The next episode of the Future Ear Radio podcast features Andreas Stegmann. I met Andy through Twitter after coming across his medium post, “Spotify at the Crossroads,” and was so blown away by the quality of his piece, that I sent him a message to introduce myself and invite him on the podcast to have a follow up conversation about his article. So, in order to get the most out of this particular episode, I’d suggest you read his medium piece in full. Also, as a note, we recorded this in December, prior to Spotify’s Ringer acquisition.
The conversation begins with us establishing that we’re currently in the early, wild wild west phase of podcasting. One of my favorite quotes regarding this notion is from Sean Rameswara, host of the podcast Today, Explained: “If you think of audio as the way you think of, say, film, like we’re still in the black-and-white period of podcasting. What’s color going to look like? What’s 3-D going to look like?”
As Andy and I discuss, what makes Spotify so unique in its position within the podcasting space is that it’s both smaller than the tech behemoths that host podcasts, such as Apple and Google, and a heavy weight among the smaller indie podcast platforms, such as Breaker and Overcast. As Bret Bivens and I talked about in episode 14, Spotify’s middle-tier size and poor gross profit margins of its core business (music streaming), equate to the company desperately needing to find new ways to profit off its user base.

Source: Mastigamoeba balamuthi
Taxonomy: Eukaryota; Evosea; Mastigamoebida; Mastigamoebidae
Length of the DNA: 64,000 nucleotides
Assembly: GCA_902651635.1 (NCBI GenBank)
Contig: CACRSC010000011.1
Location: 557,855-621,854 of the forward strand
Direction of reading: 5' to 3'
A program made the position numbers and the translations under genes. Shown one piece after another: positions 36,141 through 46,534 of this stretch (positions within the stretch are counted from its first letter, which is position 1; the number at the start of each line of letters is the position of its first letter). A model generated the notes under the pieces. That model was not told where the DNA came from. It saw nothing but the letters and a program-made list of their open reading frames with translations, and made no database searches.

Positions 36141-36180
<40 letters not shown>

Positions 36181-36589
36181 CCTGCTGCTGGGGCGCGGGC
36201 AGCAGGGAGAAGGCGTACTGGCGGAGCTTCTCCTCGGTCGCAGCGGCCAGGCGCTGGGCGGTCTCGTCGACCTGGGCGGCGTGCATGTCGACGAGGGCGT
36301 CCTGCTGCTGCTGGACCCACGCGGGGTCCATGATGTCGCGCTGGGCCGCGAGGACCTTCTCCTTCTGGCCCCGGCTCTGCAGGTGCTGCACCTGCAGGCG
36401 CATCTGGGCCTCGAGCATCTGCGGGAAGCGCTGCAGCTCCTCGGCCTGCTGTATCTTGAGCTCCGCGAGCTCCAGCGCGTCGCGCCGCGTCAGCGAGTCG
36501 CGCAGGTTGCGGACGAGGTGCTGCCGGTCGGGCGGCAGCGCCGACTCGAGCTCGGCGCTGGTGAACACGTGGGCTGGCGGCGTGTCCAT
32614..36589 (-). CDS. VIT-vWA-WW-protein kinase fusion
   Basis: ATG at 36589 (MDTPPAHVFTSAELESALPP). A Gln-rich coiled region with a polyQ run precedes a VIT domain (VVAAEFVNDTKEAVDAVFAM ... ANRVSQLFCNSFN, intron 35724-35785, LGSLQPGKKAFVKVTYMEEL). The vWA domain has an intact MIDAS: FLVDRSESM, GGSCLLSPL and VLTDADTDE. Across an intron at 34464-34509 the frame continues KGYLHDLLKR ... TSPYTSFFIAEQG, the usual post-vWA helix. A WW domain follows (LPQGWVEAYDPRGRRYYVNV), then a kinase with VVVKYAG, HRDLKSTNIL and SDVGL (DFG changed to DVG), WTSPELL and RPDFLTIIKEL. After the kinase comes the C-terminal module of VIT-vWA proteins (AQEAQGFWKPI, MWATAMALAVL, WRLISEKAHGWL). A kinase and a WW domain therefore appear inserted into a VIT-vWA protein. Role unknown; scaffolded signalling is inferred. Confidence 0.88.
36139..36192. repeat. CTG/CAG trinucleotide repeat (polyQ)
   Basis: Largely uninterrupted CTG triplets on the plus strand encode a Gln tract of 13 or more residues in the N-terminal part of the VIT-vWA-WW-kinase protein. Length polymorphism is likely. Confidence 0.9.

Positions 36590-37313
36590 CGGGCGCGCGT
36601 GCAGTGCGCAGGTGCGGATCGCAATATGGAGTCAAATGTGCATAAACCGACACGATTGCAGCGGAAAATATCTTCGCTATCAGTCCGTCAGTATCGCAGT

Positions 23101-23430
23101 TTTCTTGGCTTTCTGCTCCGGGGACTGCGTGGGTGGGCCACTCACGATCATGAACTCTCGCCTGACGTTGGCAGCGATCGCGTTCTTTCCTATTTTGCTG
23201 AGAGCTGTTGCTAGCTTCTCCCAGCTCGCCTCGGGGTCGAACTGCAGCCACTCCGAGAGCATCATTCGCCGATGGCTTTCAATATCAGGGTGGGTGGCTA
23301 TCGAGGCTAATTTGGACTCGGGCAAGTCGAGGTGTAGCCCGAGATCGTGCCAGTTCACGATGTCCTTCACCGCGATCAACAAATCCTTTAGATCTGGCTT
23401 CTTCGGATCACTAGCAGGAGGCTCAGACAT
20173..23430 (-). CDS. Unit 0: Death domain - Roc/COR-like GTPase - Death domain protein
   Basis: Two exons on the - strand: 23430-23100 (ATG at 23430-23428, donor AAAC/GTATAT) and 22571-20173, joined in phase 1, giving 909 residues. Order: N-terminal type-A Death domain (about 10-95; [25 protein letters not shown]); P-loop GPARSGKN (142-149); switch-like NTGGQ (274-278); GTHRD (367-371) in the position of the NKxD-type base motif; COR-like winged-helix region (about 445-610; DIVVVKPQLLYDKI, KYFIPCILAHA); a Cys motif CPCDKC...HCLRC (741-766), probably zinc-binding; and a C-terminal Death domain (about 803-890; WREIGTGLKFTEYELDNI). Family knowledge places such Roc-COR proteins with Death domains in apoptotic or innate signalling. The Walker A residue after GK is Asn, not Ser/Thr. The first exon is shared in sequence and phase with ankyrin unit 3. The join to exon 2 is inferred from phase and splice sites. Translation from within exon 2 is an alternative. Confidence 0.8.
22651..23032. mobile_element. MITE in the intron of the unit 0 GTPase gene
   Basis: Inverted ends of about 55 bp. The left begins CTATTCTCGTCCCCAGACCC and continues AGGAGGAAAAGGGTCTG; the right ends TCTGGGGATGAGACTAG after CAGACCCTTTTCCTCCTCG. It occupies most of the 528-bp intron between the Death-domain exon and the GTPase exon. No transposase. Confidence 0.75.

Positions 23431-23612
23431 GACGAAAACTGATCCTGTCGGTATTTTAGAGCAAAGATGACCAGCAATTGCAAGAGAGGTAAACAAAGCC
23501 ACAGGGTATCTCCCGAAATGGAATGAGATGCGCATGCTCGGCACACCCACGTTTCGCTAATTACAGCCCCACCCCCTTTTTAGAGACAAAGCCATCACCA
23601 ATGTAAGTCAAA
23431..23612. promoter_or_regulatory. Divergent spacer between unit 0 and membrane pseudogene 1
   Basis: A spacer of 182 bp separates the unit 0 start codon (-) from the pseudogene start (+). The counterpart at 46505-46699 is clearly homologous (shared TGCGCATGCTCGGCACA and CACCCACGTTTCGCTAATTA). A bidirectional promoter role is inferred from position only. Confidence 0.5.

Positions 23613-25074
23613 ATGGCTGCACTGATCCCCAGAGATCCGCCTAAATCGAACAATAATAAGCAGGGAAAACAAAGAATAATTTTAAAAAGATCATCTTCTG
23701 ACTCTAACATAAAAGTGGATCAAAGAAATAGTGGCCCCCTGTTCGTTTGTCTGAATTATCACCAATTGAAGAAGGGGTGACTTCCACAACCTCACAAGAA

Spotify might be a heavyweight compared to the indie podcast players, but it has the same type of incentive as the indie players to succeed in the podcasting realm, in a way that behemoths Apple and Google don’t as each of their core businesses lie elsewhere. As we discuss throughout the podcast, Spotify will need to embody both sides of the fence that it’s straddling, offering robust tools and scaling opportunities that its size can afford, while also appealing to the features and open sourcing that indie platforms have found success in the wake of Apple and Google’s non-attention toward podcasting.
Spotify’s secret sauce might ultimately lie in the way that it can curate podcasts to enhance discoverability. One way that it can do so is to create a “podcast snippets platform” to allow users to better share clips of the best content they’re listening to, which can lead to more intrigue and podcast subscribing from those exposed to their network’s clips. The other obvious candidate to fuel podcast discoverability is Spotify’s curation engine that it uses to feed its music listeners suggested artists and songs based on their consumption habits.
Throughout the conversation we cover a wide-range of areas where Spotify might be able to drive the podcasting industry forward and once again survive this new make-or-break moment that’s its facing. Either way, we’re in the midst of some pretty seismic change as more and more companies look to capture our attention (the currency of the internet) via our ears.
-Thanks for Reading-